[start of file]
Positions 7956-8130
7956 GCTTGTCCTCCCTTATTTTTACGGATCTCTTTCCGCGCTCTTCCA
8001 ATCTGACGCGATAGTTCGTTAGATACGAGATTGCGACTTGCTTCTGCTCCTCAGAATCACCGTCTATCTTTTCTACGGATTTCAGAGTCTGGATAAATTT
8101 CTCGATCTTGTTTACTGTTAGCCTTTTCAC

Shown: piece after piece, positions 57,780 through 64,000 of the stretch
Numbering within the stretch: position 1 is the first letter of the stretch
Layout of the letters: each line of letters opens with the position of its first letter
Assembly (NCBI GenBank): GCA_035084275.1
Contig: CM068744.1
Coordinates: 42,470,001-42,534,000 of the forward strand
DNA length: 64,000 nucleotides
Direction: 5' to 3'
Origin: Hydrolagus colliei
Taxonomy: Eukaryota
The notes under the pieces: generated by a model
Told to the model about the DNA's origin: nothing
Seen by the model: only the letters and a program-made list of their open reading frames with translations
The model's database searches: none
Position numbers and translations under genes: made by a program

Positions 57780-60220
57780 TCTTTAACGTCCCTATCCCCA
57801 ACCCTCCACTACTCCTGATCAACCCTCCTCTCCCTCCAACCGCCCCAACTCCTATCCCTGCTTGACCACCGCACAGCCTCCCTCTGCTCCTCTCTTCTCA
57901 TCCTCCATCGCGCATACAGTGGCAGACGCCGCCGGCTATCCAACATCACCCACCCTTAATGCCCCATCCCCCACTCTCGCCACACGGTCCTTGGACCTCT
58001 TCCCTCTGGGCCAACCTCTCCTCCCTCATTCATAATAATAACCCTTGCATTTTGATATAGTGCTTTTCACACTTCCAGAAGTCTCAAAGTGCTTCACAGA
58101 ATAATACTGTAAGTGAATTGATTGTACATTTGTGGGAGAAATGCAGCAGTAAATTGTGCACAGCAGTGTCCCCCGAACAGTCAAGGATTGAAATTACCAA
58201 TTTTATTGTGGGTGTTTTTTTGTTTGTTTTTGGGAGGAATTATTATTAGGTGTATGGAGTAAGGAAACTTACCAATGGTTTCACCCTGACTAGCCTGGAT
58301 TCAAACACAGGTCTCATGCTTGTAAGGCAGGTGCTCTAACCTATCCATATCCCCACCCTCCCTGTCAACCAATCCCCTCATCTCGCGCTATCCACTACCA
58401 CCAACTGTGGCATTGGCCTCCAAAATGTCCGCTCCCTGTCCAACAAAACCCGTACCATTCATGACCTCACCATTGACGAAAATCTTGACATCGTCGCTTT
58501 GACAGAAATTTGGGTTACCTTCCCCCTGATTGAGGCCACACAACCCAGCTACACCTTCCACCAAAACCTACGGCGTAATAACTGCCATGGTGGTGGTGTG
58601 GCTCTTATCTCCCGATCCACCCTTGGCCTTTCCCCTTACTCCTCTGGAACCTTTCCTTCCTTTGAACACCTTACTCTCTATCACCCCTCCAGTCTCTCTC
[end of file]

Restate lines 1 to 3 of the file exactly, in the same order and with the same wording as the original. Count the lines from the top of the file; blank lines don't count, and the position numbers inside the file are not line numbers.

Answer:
Positions 7956-8130
7956 GCTTGTCCTCCCTTATTTTTACGGATCTCTTTCCGCGCTCTTCCA
8001 ATCTGACGCGATAGTTCGTTAGATACGAGATTGCGACTTGCTTCTGCTCCTCAGAATCACCGTCTATCTTTTCTACGGATTTCAGAGTCTGGATAAATTT